Tucked away on a quiet street between the popular shopping mall Metrocentro and the Central American University (UCA), this hotel is about as central as you can get in Managua, yet it's still quiet and safe inside. They offer double rooms, family rooms, rooms with or without a private kitchenette, even mini-apartments, all on location. The hotel has a pool you can take a dip in on a hot day and a few different lovely garden areas with palm trees, running fountains, tables for enjoying breakfast, and rocking chairs for relaxing. Reception staff will help you with just about any request (ordering food in, calling a taxi, recommending restaurants, etc). Prices run a little higher than a standard hotel in Managua, but considering the comfort, location, and security, it's a great option for both tourists and business travellers.
Managua is a vibrant, developing city filled with plenty of restaurants, bars, nightlife, theaters, cinemas, and more. Even better, the various highways heading out of the city to other towns are also lined with good restaurants, activities, and nature reserves. Whether it's a Friday night or a lazy Sunday afternoon, you'll find something to keep you occupied.
Managua has two main markets: the Huembes market and the Oriental market. Although Huembes is considered by locals to be the "tourist" market, I'd actually recommend it over Oriental because it's safer, easier to get around, less chaotic, and (as a traveller) you'll probably find more of what you're looking for. Yes, if you want everyday stuff (shoes, electronics, whatever), Oriental is slightly cheaper. But if you're looking for souvenirs, gifts to bring home, handmade clothes and jewelry, leather items, furniture, hammocks -- pretty much anything artisanal -- this is the place. The market also has a large produce section, where you can buy all sorts of local fruits and vegetables you've never tried (much less heard of!) before. Make a whole morning of it: do your shopping, then have lunch and a refreshing Coke drunk from a plastic bag with a straw, Nica style, at one of the market's...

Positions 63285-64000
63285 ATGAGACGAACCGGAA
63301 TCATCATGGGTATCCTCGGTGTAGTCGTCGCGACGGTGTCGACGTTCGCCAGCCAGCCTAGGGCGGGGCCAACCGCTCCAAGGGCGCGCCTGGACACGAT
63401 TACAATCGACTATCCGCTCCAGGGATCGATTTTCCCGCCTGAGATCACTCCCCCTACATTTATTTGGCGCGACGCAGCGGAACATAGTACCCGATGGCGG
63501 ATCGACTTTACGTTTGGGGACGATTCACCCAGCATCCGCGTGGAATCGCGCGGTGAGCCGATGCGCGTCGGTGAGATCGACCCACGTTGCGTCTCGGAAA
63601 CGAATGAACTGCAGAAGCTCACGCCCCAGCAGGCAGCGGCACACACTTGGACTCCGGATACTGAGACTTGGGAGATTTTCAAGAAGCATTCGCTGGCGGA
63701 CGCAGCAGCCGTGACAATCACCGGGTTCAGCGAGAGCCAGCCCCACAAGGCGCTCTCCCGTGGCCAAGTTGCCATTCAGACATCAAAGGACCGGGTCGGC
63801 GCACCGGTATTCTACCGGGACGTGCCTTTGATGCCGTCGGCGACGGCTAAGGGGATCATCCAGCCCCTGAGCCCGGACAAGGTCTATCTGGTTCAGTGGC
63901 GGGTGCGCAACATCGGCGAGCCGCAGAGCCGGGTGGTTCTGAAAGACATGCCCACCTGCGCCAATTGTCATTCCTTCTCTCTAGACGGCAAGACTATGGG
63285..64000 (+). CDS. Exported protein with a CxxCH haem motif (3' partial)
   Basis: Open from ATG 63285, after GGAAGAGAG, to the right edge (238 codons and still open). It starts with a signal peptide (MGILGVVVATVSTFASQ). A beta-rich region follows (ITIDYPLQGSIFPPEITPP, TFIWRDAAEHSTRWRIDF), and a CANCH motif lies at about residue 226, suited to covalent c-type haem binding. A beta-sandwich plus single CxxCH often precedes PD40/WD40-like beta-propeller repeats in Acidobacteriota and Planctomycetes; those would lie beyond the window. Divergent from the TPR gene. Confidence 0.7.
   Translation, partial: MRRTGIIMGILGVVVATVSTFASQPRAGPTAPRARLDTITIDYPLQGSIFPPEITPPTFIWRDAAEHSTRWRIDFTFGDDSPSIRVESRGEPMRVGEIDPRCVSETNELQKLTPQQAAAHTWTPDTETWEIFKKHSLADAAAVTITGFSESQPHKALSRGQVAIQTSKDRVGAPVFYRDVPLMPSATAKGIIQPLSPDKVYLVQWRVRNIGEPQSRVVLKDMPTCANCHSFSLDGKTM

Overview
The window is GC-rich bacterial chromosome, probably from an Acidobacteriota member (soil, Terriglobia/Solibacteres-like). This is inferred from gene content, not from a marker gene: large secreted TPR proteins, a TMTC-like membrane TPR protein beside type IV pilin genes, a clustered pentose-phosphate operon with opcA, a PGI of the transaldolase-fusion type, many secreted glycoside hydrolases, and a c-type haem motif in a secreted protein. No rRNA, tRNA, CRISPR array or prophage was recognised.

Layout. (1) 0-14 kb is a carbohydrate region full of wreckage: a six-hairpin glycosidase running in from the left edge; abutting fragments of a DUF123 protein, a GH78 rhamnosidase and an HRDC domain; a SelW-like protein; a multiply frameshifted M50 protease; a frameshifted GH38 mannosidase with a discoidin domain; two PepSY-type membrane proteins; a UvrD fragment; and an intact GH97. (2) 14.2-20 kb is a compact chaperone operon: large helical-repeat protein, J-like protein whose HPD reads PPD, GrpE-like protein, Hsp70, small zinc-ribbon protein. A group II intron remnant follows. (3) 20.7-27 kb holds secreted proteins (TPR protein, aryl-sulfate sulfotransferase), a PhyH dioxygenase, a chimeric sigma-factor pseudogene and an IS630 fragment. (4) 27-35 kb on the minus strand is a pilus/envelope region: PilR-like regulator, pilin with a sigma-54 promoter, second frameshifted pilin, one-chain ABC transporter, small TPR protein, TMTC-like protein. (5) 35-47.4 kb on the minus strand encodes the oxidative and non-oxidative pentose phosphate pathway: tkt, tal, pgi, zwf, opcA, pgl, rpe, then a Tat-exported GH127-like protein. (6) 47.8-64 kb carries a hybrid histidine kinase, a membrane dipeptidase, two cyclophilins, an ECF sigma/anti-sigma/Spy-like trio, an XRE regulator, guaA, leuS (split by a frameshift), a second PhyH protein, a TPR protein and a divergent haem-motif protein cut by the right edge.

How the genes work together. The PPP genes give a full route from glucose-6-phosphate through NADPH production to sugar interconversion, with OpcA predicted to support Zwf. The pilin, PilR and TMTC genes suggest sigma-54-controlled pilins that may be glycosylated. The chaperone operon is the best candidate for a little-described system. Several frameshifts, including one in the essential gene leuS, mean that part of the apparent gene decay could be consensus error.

Sometimes you just have to get out of the city. Good thing there are lots of interesting things to do and see -- many of them nature-related! -- just a short drive from Managua. One of them is the Montibelli Wildlife Reserve, which is off of the Carretera a Masaya, on the Ticuantepe - La Concha road. You'll probably need a four-wheel drive to get there, but it's worth it. For an inexpensive guided tour, you'll be taken on a short hike (you can also do a longer hike on your own) and the guide will point out plants and animals you probably would never have noticed on your own. And yes, you'll even get to touch a tree frog.
Soup is a Monday tradition in Nicaragua. Why Mondays? Because that's when everybody is recovering from a weekend of drinking, dancing, and partying, and needs to get over their resaca (hangover). You can get different kinds of soup - chicken, meat, mondongo (tripe), to name a few, and they're served in giant bowls, usually accompanied by corn tortillas and rice. You can try the restaurant Capri, located in cool, breezy El Crucero, just outside Managua, which has delicious and inexpensive soup, served any day of the week in bowls about the size of your head.
It didn't happen right away, but I've grown to love micheladas. This refreshing drink, which apparently originated in Mexico, has become popular in Nicaragua and you can now find it in lots of bars and restaurants around the country. Of all the micheladas I've tried, nothing has beaten the ones they make at Mexican restaurant Andele on the Carretera Sur. I haven't been able to figure out their exact recipe (though don't think I haven't tried to replicate it at home!), but it's a mixture of lemon juice, beer (I like Victoria Frost), tabasco sauce, steak sauce, and probably some other ingredient I'm missing, served in a salt-rimmed glass. At Andele you get a luxuriously giant, chilled, ice-filled glass that makes you feel like you're away on a resort holiday.